Labor and Delivery Journal
The Univeristy of Akron
Mariah Mostardi, College of Nursing, The University of Akron. This paper is in fulfillment for the course: Nursing of the Childbearing Family 8200: 350. Due September 17, 2013. Instructor Pamela Edenfield, MSN, RNC-OB, CNS, IBCLC, RLC
The topic I have chosen for my journal is placenta previa. My patient, 39-year-old M.C came in to the hospital for her fourth cesarean delivery. She has three healthy children that are twenty, ten and two years old. She is not a good candidate for vaginal birth because she has an android or heart shaped pelvis. The birth of her first child resulted in an emergency cesarean delivery and she has opted to have planned cesarean deliveries since then. During this pregnancy M.C had preeclampsia, which is an increase in blood pressure after 20 weeks gestation, which is also commonly accompanied by protenuria. During this pregnancy M.C also had placenta previa, which is a placental implantation in the lower uterine segment over or near the internal os of the cervix (Buckley & Schub, 2013). M.C did not have this complication in her other 3 pregnancies. It is a very rare occasion occurring in only 2 per 1,000 births or 0.3-0.5% of all pregnancies in the United States.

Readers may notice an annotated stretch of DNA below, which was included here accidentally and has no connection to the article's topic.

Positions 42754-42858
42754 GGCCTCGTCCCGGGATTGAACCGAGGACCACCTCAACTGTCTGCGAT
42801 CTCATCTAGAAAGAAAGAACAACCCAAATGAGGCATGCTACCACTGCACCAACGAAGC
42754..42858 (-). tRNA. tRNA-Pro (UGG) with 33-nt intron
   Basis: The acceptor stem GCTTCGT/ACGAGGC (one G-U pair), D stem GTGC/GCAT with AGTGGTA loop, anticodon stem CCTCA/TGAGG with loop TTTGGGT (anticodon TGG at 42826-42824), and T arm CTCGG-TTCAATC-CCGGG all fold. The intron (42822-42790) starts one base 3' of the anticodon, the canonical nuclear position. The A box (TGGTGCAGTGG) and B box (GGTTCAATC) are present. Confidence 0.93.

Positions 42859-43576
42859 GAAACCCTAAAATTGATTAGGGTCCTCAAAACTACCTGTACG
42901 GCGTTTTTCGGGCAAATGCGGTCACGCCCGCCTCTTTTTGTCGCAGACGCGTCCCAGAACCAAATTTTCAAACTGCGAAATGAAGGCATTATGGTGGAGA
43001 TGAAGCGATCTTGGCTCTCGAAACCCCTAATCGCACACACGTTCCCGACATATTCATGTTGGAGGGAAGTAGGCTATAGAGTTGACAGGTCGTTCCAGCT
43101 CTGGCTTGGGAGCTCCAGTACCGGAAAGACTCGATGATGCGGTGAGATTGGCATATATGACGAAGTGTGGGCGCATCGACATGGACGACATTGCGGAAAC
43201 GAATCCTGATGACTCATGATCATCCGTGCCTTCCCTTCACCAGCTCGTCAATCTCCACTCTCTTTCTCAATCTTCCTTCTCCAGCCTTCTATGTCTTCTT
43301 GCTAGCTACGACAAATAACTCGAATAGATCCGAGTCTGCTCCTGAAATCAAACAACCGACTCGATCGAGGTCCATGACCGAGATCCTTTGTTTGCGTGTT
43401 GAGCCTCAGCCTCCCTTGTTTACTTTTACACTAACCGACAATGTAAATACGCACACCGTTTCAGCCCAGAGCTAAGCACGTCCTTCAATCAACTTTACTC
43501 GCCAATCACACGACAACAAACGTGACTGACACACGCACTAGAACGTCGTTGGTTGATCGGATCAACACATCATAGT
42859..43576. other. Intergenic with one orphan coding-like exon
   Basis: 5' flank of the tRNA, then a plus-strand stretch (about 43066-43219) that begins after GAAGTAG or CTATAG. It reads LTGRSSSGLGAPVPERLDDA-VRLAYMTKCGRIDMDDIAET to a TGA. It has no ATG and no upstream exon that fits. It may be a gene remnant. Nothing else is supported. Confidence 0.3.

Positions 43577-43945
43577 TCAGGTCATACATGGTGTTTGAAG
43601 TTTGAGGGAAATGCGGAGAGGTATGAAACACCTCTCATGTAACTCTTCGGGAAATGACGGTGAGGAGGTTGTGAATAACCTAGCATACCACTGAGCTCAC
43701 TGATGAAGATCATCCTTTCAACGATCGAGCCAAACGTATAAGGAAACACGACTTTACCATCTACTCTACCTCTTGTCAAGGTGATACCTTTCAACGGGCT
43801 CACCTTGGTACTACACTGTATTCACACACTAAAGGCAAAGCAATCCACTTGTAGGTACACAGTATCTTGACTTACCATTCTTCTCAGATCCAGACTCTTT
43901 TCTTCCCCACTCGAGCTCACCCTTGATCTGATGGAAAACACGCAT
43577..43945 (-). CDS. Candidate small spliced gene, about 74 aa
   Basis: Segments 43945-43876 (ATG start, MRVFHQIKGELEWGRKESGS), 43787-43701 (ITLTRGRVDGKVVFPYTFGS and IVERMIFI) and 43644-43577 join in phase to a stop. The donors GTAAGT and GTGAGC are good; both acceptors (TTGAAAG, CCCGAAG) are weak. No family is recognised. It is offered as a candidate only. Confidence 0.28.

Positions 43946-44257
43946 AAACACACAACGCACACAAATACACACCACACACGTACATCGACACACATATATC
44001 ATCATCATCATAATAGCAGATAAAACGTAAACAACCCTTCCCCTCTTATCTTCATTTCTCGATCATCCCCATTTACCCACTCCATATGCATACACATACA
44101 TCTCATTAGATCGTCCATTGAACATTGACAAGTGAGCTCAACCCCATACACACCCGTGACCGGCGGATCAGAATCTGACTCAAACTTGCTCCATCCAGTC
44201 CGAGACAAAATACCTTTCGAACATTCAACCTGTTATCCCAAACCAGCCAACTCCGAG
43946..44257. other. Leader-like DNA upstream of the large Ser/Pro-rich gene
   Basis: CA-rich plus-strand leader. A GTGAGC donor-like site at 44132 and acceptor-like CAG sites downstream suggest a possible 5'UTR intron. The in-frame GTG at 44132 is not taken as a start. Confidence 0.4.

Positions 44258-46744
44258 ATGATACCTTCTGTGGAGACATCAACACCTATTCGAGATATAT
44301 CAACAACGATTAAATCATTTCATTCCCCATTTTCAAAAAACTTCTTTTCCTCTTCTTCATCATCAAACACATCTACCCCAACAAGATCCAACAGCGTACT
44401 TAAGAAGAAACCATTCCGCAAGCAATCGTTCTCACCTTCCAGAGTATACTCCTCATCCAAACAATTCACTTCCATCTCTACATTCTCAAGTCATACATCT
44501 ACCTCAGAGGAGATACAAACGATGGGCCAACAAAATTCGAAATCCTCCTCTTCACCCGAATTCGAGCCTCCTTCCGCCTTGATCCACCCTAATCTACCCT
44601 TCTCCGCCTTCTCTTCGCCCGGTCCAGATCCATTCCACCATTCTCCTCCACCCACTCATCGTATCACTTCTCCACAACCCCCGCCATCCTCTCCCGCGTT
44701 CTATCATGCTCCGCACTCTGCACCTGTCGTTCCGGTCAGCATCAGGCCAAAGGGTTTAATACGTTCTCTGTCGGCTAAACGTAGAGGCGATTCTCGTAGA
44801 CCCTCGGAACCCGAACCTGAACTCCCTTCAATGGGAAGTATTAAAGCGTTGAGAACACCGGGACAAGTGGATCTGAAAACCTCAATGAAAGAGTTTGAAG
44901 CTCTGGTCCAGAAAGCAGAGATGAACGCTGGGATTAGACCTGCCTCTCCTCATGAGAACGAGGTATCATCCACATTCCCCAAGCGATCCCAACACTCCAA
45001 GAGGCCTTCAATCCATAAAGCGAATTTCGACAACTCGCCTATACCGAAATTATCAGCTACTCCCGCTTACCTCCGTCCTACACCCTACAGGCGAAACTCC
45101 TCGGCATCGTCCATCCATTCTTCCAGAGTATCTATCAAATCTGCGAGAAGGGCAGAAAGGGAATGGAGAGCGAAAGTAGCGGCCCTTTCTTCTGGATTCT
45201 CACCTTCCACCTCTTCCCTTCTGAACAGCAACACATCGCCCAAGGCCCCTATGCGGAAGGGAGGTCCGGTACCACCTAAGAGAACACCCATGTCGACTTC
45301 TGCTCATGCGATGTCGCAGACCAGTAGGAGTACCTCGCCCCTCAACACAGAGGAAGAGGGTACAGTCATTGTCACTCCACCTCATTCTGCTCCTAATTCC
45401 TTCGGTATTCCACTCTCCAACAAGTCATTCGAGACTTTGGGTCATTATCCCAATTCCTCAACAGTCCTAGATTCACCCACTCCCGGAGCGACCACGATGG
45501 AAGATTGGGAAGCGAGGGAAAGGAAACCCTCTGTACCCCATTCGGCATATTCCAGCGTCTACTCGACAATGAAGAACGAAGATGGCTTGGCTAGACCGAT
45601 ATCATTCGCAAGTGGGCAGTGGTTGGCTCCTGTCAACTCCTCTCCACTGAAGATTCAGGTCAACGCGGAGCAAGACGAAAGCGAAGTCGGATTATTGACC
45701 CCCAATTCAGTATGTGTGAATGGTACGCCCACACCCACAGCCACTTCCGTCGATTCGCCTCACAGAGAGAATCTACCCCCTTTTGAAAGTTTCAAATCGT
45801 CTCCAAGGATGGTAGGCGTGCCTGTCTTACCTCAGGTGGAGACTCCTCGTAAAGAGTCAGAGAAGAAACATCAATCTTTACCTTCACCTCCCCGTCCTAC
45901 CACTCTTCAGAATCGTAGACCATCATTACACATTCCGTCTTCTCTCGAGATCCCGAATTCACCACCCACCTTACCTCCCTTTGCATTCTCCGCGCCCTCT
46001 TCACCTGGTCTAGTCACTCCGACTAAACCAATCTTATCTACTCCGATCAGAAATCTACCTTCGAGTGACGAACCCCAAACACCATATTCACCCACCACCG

Placenta previa occurs during the second or third trimester. There are three types of placenta previa, which are total, partial and marginal. M.C presented with marginal placenta previa also known as low lying, which occurs when the edge of the placenta reaches the internal cervical os (Buckley & Schub, 2013).
The cause of placenta previa is not known but it may be from abnormal vascularization due to a prior uterine injury (Buckley & Schub, 2013). M.C presented with vaginal bleeding during her pregnancy and that is when she found out about her condition. Placenta previa is the most common cause of bleeding in the second half of pregnancy (Buckley & Schub, 2013). If a...
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